A Look Back At Yes' 'Fragile' Album 45 Years Later


(Radio.com) This week (January 4), Yes's classic fourth album, 1972's Fragile, celebrates the 45th anniversary of its U.S. release (it hit stores in England a few weeks earlier, on November 26, 1971) and Brian Ives takes a look back at the landmark album.

Fragile was the album where Yes truly found their identity; it featured their most celebrated lineup, one of their signature radio songs and even saw them begin to form the visual imagery that they'd use throughout their career. As this anniversary comes just a few weeks after the announcement that Yes will finally be inducted into the Rock and Roll Hall of Fame, it's a good time to look back at the album which, more than any other in their catalog, is responsible for their legend.

Fragile was the perfect record for its time: blues-based rock music had gone pretty far, but Yes was bringing something new, fresh and different. They were one of a handful of bands that created the much-maligned and often-misunderstood art form known as progressive rock. Perhaps a few years down the line, the epic-length songs and rock star excesses made Yes the poster children for what music critics and punk rockers absolutely hated. But really, what Yes and their peers (Genesis, Emerson Lake and Palmer, King Crimson) were doing was bringing new flavors to rock music: classical and jazz influences permeated the music in ways that rock and roll hadn't seen before. Lyrically, Yes was finding different kinds of stories to tell; their words were more inspired by J.R.R. Tolkien and C.S. Lewis than Willie Dixon and Jerry Lee Lewis. And they were certainly happy to stretch the lengths of rock songs: but not through jamming, like the Grateful Dead and the Allman Brothers. Instead, like classical composers, they created epics that contained multiple movements.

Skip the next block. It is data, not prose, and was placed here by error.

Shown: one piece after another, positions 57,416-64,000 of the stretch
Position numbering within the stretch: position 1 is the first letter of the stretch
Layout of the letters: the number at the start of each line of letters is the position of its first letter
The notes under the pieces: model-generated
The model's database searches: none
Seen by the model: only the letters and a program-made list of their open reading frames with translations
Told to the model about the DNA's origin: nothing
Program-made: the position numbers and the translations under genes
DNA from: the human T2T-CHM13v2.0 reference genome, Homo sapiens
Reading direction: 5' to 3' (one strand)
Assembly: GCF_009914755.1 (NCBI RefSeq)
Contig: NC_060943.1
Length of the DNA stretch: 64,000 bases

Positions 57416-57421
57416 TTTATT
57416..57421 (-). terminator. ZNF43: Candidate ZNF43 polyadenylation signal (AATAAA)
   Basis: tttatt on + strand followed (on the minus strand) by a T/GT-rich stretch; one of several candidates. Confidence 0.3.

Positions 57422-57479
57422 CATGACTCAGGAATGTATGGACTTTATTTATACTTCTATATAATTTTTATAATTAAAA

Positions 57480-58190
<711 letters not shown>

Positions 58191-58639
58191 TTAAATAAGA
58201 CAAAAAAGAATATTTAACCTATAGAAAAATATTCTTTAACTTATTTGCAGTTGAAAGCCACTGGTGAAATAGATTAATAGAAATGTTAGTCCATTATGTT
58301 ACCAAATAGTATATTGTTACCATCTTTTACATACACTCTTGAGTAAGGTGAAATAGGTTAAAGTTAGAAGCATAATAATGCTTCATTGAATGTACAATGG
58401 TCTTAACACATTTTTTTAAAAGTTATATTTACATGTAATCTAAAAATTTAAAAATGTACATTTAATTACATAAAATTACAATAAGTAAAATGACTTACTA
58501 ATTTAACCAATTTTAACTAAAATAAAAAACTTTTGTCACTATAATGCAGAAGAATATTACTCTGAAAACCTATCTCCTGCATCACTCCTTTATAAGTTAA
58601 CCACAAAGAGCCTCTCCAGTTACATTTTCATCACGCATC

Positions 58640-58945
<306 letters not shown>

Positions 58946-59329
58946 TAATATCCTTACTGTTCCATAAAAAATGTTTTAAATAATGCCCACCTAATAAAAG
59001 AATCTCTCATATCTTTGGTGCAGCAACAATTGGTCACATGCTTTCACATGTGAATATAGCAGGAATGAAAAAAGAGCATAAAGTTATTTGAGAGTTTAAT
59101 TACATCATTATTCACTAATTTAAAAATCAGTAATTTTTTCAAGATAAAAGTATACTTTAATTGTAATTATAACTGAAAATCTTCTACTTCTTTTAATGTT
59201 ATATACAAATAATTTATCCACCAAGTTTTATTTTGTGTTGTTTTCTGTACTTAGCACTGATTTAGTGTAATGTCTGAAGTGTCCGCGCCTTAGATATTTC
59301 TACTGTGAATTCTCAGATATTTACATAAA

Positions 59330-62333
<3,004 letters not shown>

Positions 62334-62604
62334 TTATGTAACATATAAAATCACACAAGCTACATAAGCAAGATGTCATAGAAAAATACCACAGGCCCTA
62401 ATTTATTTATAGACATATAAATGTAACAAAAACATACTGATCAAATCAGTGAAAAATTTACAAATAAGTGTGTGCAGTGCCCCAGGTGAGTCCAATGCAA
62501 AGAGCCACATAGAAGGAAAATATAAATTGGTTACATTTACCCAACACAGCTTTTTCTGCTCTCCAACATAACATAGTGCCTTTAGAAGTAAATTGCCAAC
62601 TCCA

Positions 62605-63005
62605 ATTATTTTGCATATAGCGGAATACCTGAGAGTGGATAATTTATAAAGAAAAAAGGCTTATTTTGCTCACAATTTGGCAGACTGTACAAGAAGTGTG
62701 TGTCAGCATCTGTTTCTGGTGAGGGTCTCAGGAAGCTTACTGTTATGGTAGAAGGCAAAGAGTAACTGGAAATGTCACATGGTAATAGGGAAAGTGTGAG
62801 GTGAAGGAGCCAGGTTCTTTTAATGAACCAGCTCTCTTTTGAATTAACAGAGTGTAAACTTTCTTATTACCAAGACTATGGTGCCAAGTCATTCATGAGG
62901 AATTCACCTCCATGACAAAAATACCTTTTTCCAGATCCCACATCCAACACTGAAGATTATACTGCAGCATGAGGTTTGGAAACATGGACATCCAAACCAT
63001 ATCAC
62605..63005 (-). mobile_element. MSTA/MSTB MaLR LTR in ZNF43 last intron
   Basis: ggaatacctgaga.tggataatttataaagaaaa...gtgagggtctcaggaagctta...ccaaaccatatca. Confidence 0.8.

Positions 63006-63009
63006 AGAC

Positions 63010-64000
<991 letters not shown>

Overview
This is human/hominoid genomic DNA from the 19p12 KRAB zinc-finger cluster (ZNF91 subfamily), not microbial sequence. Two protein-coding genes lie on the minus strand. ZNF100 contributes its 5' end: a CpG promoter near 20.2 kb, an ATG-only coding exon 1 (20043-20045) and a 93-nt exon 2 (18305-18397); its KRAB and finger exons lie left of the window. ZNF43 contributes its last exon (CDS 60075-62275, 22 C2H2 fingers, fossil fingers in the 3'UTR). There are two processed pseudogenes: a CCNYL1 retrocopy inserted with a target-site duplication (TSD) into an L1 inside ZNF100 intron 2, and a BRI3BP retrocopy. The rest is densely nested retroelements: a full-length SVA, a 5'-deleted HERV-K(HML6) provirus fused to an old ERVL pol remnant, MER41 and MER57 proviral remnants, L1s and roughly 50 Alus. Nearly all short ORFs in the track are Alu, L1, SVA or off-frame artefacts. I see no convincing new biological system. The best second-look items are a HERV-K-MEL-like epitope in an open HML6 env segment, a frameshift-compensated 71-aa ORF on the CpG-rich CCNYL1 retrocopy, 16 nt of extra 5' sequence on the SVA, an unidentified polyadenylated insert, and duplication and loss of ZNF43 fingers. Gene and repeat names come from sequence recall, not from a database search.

As long as the songs got, Yes never forgot the importance of the song. They also knew the importance of each individual member, all of whom were virtuosos. In fact, the nine track album really just has four "Yes" songs; the other five tracks are mostly solo pieces by individual members. And it was their newest member that brought Yes to their highest highs: keyboardist Rick Wakeman. Read more here.

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